Wednesday, April 22, 2009

Anatomy of a Horror Setting #4-8: Industrial Phantasmagoria

Victorian Age horror is rife not only with the supernatural but also the mechanical and the scientific.  Steam locomotives had been in use for quite some time.  Photography came about as the age began.  Gas lighting became widespread.  The London sewer system was built. People were working on and produced motorised vehicles.  The tail end was witness to engineering feats like the Brooklyn Bridge, and modern innovations like the incandescent light and phonograph.  On the science front Darwin published his "On the Origin of Species", and Faraday laid the groundwork for understanding the connection between electricity, magnetism, and light.  Medical breakthroughs brought about surgery with anaesthesia, the creation of vaccines, and the first use of X-rays scans.

These wild and exotic innovations provide great twisting points for horror.  They start at a basic level with the mundane.  The industrialisation of the textile industry, the spread of mining, and the rise of tenements and slums provided hellish environments with dangerous and desperate conditions.  Child labour was an all too common occurrence.  Any of these could be the basis of revenge from beyond the grave or from the living.  As marvellous as the phonograph was there was also much fear over what it implied, which was compounded by later attempts to combine it with spiritualism ideas to build devices that could communicate with the dead.  Such merging of spirits and science owes its due back to Doctor Frankenstein galvanising the dead back to life.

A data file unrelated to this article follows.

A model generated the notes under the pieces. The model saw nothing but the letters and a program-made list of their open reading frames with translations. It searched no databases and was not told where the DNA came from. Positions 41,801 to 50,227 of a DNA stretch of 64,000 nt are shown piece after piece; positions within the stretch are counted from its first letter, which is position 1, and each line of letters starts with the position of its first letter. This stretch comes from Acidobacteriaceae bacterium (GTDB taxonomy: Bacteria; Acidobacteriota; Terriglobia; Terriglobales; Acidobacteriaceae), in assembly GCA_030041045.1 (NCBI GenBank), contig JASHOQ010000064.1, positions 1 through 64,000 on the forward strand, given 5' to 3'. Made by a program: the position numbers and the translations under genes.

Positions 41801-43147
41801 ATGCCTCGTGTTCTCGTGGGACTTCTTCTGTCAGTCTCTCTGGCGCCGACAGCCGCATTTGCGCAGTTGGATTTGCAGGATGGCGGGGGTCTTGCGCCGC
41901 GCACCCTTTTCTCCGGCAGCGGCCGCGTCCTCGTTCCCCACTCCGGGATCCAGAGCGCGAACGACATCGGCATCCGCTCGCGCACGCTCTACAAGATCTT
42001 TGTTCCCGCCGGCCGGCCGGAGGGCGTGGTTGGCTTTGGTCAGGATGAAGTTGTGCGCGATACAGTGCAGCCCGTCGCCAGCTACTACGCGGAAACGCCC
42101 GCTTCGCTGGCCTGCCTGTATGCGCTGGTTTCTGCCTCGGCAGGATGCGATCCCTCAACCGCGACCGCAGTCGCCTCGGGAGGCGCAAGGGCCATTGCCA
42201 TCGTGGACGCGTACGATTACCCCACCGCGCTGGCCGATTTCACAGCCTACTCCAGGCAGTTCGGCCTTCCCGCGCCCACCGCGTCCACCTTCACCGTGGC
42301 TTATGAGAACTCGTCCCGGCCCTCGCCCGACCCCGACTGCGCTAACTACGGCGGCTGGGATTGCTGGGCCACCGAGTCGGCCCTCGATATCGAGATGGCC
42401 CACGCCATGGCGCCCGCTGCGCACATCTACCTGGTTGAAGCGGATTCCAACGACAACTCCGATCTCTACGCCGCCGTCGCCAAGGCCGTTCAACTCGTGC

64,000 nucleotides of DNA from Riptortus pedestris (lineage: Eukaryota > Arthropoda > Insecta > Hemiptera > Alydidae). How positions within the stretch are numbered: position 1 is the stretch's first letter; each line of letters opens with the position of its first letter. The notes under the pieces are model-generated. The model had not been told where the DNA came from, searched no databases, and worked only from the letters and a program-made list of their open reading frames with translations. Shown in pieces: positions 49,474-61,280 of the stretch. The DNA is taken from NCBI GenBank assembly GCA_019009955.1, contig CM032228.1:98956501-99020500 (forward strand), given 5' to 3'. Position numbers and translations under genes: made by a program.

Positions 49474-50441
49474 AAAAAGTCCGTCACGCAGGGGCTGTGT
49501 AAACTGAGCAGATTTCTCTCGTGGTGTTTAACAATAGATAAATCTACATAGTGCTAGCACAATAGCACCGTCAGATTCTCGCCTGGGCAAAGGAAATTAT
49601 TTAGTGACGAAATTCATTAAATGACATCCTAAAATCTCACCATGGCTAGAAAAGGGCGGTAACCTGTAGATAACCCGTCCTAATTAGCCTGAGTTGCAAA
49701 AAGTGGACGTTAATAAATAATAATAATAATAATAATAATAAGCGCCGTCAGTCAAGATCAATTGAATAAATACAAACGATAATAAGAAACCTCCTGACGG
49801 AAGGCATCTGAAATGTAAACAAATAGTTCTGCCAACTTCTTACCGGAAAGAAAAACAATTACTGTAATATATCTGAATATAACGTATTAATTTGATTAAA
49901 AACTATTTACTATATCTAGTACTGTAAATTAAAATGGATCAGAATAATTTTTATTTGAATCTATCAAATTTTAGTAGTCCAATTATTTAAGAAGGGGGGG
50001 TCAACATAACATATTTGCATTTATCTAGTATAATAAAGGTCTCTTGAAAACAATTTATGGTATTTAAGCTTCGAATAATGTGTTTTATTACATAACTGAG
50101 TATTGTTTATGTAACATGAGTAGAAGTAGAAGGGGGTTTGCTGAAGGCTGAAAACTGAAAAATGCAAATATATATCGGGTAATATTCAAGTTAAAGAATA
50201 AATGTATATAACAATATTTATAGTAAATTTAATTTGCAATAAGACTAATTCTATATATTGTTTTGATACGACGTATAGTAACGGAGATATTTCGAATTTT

Mad scientists also followed in the perverted footprints of Frankenstein, but with their eyes open, intent on creating monstrosity and working toward world domination--since Britain showed it could be done.  What kind of scientific perversity are they into though?  The process of Eugenics can be used to make super men and women bringing about a master race.  Hybridisation mixes different animals together or men with animals.  Mechanisation is another route.  Tear a subject apart, amputate limbs, remove organs and create openings.  Fill those voids with gears and mechanical assemblies and replace limbs with faster and stronger motor driven parts of cold hard steel.  All of them could ultimately be combined even, with a supernatural element added for extra terrifying potential.

Mood: relieved.
Music: Haunted by Evanescence and March Of The Pigs by Nine Inch Nails.

Evanescence: Fallen
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Now at Amazon.COM NOT CA.

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Nine Inch Nails: Downward Spiral
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